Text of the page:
That is the agenda that is going forward. In the end, discussions on the formula and where we come out will be something that will be discussed in the Board, but I think the intentions of making the IMF more representative, the quotas in the IMF more reflective of the world economy today are something that everybody has bought into.

QUESTIONER: In response to a question yesterday, the President of the Federal Reserve New York expressed a lot of doubt that even with revamped voting formulas at the IMF, there was still nothing where he didn't expect with any reorganization that it would be able to influence the policies of the U.S. economy. At this early stage of reform, how much is it a concern that people are already starting to dampen down on how the IMF can impact an economy such as the U.S.?

MR. AHMED: I think two weeks after Singapore, as far as we are concerned, we are moving forward, not just on the quota reform proposals, but we are also moving forward on strengthening the work that we are doing on modernizing the surveillance function of the Fund. The surveillance function of the Fund, as you know, applies to all of our members, and we are moving forward on trying to strengthen the instruments that we have for crisis prevention. So, as far as we are concerned, we are moving forward on all of those fronts, and we are pretty optimistic that in all of those areas, the membership gave us a very strong mandate in Singapore to move forward.

QUESTIONER: I have two questions, the first one related to Italy and the second one to the international environment.

The first question, I suppose you took note that the Italian Government presented its financial maneuver last week. Does it match the IMF expectations, and if not, why?

MR. AHMED: Okay, and your second one?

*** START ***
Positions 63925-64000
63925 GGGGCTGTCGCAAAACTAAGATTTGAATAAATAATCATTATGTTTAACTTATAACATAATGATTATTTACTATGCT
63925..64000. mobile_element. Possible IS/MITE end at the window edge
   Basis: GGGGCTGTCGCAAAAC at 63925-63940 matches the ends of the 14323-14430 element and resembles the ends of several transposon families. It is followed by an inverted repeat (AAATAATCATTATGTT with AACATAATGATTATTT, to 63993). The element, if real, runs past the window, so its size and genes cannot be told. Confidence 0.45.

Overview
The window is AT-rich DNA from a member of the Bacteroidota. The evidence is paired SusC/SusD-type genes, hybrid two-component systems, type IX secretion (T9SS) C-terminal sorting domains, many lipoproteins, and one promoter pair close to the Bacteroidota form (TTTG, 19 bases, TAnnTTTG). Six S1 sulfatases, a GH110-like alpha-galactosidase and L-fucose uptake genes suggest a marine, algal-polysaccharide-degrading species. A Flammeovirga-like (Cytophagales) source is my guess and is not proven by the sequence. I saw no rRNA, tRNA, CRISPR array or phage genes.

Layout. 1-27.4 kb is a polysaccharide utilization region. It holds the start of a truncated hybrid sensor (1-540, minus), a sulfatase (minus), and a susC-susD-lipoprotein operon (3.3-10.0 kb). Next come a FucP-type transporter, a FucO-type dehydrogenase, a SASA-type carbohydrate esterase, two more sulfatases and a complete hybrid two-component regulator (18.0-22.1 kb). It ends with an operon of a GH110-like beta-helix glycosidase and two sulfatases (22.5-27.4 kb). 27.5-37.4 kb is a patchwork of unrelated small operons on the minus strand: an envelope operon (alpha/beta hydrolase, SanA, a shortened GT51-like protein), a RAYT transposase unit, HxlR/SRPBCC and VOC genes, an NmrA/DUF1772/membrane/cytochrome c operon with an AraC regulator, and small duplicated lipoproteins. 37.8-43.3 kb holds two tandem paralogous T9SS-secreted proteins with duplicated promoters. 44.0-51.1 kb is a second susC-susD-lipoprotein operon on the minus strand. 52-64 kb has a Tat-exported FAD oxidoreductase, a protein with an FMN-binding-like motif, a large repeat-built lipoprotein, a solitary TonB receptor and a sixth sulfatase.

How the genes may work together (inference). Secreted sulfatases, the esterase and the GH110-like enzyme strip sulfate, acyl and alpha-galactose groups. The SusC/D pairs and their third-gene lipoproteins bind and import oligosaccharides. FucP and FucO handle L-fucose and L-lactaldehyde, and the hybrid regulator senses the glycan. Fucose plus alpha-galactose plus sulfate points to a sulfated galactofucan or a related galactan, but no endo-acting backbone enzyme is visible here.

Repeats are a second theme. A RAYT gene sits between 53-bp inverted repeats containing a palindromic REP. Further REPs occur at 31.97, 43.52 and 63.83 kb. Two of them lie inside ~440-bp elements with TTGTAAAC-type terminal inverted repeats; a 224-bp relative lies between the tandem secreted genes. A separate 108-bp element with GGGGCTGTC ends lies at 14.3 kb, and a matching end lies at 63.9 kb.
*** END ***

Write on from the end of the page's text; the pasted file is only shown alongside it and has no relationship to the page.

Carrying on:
QUESTIONER: The second one, the IMF center in Beirut is serving also Iraq. Does the IMF still have plans to open an office in Baghdad?

MR. AHMED: I think just first on the question for Italy, as you say, the revised target -- they have a 4.8 percent of GDP for this year -- appears to us realistic based on the developments to date. Indeed, we think that continued strong revenue growth, should it persist, would afford the opportunity to make even more rapid progress in reducing the deficit and the debt both this year and the next. As yet, we haven't had the opportunity to examine in detail the measures proposed in the 2007 draft budget or to discuss them with the authorities, but I can tell you that we are looking forward to doing that during the Article IV mission which is scheduled for November. I think after that mission, we will be in apposition to give you more considered views on both the budget and the prospects for next year.

On your second question which was about plans for Iraq, I think at the moment our plans remain that we are providing support and technical assistance to the authorities, but we don't envisage, we have no image of plans to open an office there if that is what you are referring to.

QUESTIONER: Masood, a question on Hungary, what are the implications for Hungary and the region after the recent turmoil there? Thailand as well, are you still watching the situation and seeing any setbacks or implications from that one as well? Number three, Turkey, what are the -- well, we might as well take the whole region.

MR. AHMED: This is going to be a country overview. All right, off we go, Hungary, Thailand, Turkey.

QUESTIONER: Then Turkey, you have a mission going there next week. What is the focus going to be? Is it going to be primarily on -- I mean there is concern about the inflation.

MR. AHMED: Right, let me do them not necessarily in the order in which you have asked them.

In the case of Turkey, as you say, there is a mission that is going there. It will be there from the 9th to the 20th, and this mission is going to have pretty wide-ranging discussions. They will cover some budgetary prospects and policies, the inflation outlook, implications for monetary policy management, tax reforms and measures to strengthen tax administration, preparations for implementing social security reform, and progress in further strengthening bank supervision and reforming the state banks. This review mission, therefore, gives us a range of things that we will be covering there, and as I said, that is going to be there from the 9th to the 20th. I expect at the end of the mission, we will have a statement and in that, we will be able to give you the early views of it.